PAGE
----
Catch me on this week's Real Estate Talk show here where I discuss why inner- and middle-ring suburbs of the capital cities have and always will be the long term property market out-performers in Australia.
Click here to listen in.
The show goes on out on Brisbane's 4BC Radio at weekend and now has more than 40,000 online subscribers - check it out.
Inner or outer suburbs?
This is a subject I covered in some detail in Property Observer column back on May 20 here, to the usual protests.
The counter-argument is that everyone is going to become share traders or work from home and live out in the sticks, but that doesn't hold any credibility in my opinion.
The serious journos evidently also agree.
Since I wrote that piece, also check out Chris Joye's (as usual) excellent article in the Australian Financial Review on May 22 entitled "RBA: Buy in inner cities" here, where he notes:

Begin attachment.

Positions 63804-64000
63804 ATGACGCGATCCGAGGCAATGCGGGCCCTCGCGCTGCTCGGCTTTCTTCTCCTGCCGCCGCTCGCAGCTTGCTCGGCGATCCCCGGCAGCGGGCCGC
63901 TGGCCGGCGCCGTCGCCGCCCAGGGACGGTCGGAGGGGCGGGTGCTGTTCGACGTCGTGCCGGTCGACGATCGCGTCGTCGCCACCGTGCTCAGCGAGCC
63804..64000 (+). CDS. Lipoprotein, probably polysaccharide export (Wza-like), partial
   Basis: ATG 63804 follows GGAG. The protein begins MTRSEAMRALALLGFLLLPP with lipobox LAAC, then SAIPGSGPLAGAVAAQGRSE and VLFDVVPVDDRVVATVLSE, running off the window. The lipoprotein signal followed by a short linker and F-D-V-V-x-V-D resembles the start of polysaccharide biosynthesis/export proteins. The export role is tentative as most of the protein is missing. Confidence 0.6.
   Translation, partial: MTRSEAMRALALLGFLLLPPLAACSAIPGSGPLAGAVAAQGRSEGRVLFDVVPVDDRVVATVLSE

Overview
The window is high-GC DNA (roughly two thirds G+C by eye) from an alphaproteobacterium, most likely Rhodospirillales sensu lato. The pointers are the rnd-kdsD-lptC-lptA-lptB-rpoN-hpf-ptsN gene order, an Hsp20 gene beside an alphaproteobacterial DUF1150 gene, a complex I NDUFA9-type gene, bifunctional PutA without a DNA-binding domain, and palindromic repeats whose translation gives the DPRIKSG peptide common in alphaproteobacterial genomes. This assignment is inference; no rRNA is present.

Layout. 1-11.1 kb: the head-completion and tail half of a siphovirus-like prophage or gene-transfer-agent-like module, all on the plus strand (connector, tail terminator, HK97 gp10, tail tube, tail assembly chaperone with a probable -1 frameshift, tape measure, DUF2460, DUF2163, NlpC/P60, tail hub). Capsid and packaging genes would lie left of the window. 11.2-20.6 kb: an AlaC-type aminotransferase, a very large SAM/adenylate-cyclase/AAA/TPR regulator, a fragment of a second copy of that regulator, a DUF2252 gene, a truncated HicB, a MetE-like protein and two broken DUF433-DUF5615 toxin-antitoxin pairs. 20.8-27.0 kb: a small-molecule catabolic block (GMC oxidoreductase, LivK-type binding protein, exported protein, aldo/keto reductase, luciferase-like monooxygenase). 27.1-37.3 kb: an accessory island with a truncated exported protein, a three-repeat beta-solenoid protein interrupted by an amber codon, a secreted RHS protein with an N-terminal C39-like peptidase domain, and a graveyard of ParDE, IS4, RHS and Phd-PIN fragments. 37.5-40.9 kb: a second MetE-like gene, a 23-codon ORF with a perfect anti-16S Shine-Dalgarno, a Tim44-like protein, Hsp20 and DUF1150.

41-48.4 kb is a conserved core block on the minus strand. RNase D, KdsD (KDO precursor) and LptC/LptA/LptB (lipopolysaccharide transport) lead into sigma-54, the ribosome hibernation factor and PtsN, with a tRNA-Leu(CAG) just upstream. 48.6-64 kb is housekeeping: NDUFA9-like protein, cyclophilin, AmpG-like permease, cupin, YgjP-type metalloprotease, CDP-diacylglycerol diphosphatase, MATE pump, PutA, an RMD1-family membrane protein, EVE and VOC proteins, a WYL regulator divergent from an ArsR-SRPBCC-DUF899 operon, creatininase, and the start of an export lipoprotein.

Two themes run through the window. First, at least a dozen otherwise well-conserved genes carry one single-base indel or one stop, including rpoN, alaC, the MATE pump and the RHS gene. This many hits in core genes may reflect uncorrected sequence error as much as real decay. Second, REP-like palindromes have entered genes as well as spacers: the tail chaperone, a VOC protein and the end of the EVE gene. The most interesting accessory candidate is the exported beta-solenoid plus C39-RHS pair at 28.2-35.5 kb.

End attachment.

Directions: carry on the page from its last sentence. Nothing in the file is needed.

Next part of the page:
"Locating on the fringe is relatively less attractive than it used to be because . . . many of the inner areas have become even greater job magnets in recent years.”
[The RBA's Luci Ellis] proves this point by comparing the prices of properties located in both the “inner” and “outer” rings of Australia’s cities. In Sydney, Melbourne, Brisbane, Perth and Adelaide homes in the city’s inner ring are 1.5 to two times more expensive than those in the “outer ring”.
What is fascinating is that this inner-city price premium is expanding. “Inner-ring properties have, if anything, become more expensive relative to outer-ring properties in recent years,” Ellis says. “And the larger the city, the greater is that premium.”
The bottom line: target properties that are near major jobs markets."
And today Peter Martin in his Age column here:
"Stand by for a Melbourne of 8 million, a Sydney of 8 million. And that's just the moderate projection. The high projection is for a Melbourne of 9.1 million and a Sydney of 8.3 million by the middle of the century.